My dear friend
I have this instant received a letter from Charles Lamb. after mentioning your friendly offer to Lloyd of serving him in the India house  he proceeds thus. “It is not likely that I shall ever put his goodness to the test on my own account, for my prospects are very comfortable. But I know a man, a young man  whom he could serve thro the same channel, & I think would be disposed to serve, were he acquainted with his case. This poor fellow (whom I know just enough of to vouch for his strict integrity & worth) has lost two or three employments from illness which he cannot regain: he was once insane, & from the distressful uncertainty of his livelihood, has reason to apprehend a return of that malady. he has been for some time dependant on a woman, whose lodger he formerly was, but who can ill afford to maintain him, & I know that on Xmas night last he actually walked about the streets all night rather than accept of her bed which she offered him, & offerd herself to sleep in the kitchen; & that in consequence of that severe cold he is labouring under a bilious disorder, besides a depression of spirits which incapacitates him from exertion when he most needs it. For Gods sake Southey if it does not go against you to ask favours, do it now, ask it as for me – but do not do a violence to your feelings, because he does not know of this application, & will suffer no disappointment.
What I meant to say was this – there are in the India house what are called Extra Clerks, not on the establishment like me, but employed in Extra-businesses, by-jobs. these get about £50 a year or rather more but never rise. a Director can put in at any time a young man in this office, & it is by no means considered so great a favour as making as establishd Clerk. he would think himself as rich as an Emperor, if he could get such a certain situation, & be relieved from those disquietudes which I do fear may one day bring back his distemper.
You know xx Mr May better than I do, but I know enough to believe that he is a good man. he did make me that offer I have mentioned, but you will perceive that such an offer cannot authorize me in applying for another person. But I cannot help writing to you on the subject, for the young man is perpetually before my eyes, & I should feel it a crime not to strain all my petty interest to do him service.”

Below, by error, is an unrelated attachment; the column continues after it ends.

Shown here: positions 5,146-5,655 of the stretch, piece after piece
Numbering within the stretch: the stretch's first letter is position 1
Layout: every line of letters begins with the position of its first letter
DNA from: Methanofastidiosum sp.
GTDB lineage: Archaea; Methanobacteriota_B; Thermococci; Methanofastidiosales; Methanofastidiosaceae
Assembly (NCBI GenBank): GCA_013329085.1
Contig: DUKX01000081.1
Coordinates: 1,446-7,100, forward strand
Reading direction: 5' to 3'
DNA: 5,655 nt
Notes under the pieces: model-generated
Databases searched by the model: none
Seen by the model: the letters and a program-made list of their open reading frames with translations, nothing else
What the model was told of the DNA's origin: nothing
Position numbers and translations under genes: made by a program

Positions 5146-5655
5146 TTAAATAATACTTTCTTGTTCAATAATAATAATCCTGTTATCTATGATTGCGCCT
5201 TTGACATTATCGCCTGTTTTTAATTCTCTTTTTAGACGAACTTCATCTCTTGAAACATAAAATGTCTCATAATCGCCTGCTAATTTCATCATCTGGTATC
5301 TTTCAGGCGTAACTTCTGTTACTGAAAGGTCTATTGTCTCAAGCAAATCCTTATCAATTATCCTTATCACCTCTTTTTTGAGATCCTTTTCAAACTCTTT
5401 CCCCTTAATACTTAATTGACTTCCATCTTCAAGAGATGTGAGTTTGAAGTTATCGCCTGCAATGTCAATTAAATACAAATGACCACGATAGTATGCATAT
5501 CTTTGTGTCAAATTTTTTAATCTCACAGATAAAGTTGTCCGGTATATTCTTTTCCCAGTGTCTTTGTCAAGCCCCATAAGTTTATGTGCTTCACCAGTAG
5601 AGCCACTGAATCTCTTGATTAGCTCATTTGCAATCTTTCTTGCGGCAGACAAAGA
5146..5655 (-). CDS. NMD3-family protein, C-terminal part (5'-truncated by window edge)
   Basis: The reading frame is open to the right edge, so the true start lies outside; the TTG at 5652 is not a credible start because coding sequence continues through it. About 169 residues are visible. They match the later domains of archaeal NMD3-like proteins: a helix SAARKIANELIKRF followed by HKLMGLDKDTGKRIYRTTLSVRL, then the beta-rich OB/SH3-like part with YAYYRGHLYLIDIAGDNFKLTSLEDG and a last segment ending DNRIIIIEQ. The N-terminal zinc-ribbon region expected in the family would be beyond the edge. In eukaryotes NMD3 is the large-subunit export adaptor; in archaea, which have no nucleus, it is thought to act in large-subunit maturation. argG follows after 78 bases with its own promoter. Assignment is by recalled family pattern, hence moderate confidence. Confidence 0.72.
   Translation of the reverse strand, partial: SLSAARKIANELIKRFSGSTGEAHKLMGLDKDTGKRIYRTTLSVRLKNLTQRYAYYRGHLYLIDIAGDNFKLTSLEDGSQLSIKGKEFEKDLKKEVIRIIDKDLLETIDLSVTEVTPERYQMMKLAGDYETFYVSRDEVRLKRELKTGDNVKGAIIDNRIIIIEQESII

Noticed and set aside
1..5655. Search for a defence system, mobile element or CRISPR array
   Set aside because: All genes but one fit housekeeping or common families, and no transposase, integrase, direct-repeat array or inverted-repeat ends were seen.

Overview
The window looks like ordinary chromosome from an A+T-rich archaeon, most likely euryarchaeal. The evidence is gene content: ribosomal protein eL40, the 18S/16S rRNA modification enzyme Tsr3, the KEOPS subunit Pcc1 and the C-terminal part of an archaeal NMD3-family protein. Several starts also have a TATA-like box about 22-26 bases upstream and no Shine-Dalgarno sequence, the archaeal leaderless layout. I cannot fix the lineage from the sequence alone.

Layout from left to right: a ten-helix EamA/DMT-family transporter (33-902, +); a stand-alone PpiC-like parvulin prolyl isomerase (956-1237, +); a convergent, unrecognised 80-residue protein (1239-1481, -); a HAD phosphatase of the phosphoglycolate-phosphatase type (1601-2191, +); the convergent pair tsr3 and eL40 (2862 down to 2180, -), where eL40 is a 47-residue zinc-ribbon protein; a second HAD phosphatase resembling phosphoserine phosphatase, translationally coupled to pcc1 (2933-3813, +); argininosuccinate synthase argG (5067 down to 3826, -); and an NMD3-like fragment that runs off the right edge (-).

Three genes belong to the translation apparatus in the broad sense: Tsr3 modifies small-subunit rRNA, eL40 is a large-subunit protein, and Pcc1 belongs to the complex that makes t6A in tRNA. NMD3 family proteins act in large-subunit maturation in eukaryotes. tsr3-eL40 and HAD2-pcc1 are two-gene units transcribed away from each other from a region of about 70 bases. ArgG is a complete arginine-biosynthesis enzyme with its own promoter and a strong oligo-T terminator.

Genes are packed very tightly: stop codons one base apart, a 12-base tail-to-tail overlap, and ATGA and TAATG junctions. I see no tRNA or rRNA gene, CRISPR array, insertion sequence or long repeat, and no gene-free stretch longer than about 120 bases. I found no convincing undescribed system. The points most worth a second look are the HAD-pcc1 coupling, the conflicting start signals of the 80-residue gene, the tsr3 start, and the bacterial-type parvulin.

I have just time my dear friend to copy this for to days post. these miserable tales makes one sick when without the power of doing good. I should add if you wish to communicate immediately with Lamb upon the subject a letter to the India house will find him.
God bless you.
* Address: To/ John May Esqr / 4 Bedford Square/ London
Postmark: DE/ 29/ 98
Endorsement: 1798 No. 29/ Robert Southey/ No date/ recd: 31 December/ ansd: 5 Jany 1799
MS: Berg Collection, New York Public Library
Previously published: Kenneth Curry (ed.), New Letters of Robert Southey, 2 vols (London and New York, 1965), I, p. 178 [in part; copy of Lamb’s letter not reproduced]. BACK
 Charles Lamb was a clerk at the British East India Company’s headquarters, East India House, in Leadenhall Street. John May had offered to help Charles Lloyd gain a similar post, as he was acquainted with Sir Francis Baring (1740–1810; DNB), a leading Director of the Company, 1779–1810. BACK